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OK, steel studs are 3 sided. Think of the letter C. The Plywood is attached behind the front face of the steel stud. The screw goes through the front face of the steel stud and then into the plywood. The screw has the thickness of the plywood to get its holding power. If the screw simply went through the steel stud it would strip and pull out of the stud. Then the cavbinet screws are screwed into the plywood.
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On Fri, 25 Mar 2005 02:06:49 GMT, "Leon"

Gotcha
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Brian Elfert wrote:

Is the wall in the basement? If so then no - too much rust potential. I would _guess_ at the same issue in a kitchen. Others may have different opinions.
...Otherwise someone else can answer as I don't know. But if I were making the wall I would install cross bracing where I was going to place the wall and "make it work". Probably by making sure those studs had "hangers".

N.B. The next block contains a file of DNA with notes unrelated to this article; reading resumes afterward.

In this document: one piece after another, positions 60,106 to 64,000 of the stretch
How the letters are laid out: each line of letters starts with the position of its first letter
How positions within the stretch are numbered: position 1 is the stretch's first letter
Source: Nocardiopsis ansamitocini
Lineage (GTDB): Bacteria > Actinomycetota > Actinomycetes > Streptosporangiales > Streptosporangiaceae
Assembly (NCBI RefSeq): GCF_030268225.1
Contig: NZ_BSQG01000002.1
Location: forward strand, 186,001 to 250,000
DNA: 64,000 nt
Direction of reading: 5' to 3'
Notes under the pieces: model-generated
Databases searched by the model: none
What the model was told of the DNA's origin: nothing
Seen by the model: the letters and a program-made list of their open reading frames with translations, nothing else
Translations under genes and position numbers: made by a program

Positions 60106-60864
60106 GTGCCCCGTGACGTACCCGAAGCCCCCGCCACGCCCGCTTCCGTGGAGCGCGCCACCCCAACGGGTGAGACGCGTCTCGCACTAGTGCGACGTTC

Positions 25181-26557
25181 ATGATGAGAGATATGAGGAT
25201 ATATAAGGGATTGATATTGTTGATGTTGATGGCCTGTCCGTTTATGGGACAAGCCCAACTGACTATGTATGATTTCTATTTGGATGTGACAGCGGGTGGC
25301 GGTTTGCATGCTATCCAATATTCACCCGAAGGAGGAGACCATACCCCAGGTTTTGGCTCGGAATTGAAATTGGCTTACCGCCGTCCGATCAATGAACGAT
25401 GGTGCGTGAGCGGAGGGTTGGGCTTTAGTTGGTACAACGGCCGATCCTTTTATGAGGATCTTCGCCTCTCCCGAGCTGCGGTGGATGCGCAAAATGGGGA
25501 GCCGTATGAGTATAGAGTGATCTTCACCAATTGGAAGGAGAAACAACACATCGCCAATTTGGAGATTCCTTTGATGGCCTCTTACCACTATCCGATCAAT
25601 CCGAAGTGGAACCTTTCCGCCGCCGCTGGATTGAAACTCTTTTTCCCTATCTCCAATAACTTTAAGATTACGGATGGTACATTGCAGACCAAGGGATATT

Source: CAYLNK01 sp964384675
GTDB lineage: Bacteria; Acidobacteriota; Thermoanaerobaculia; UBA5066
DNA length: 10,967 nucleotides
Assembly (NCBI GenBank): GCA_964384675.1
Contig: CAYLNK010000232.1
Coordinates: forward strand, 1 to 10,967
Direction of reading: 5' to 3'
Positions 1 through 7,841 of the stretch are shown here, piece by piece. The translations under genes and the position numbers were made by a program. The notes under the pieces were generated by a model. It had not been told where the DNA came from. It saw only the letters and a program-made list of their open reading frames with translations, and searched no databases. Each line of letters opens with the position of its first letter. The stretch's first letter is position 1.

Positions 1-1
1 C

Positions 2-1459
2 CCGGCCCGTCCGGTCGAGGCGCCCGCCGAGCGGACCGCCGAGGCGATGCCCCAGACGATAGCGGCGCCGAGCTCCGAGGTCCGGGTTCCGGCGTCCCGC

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www.mcfeeys.com sells cabinet hanging screws for use with steel studs

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As others have said, no unless plywood is added where the cabinets are to hang. Why would you want steel studs? Do you live in Hawaii where termites are a significant problem?
Dave
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Weight. Wood studs are much heavier than steel.
I'm converting a semi trailer to an RV. I plan to use 2x3 metal studs to frame walls inside of the regular trailer walls. I can then add wiring and insulation easily. the cabinets will hang on these walls.
Brian Elfert
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writes:

Considering the weight of a semi trailer, do you think that wood studs would make a noticeable difference considering every thing else that will go into the trailer. Is 14,600 pounds going to be much worse than 14,000 pounds?
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snipped-for-privacy@swbell.net says...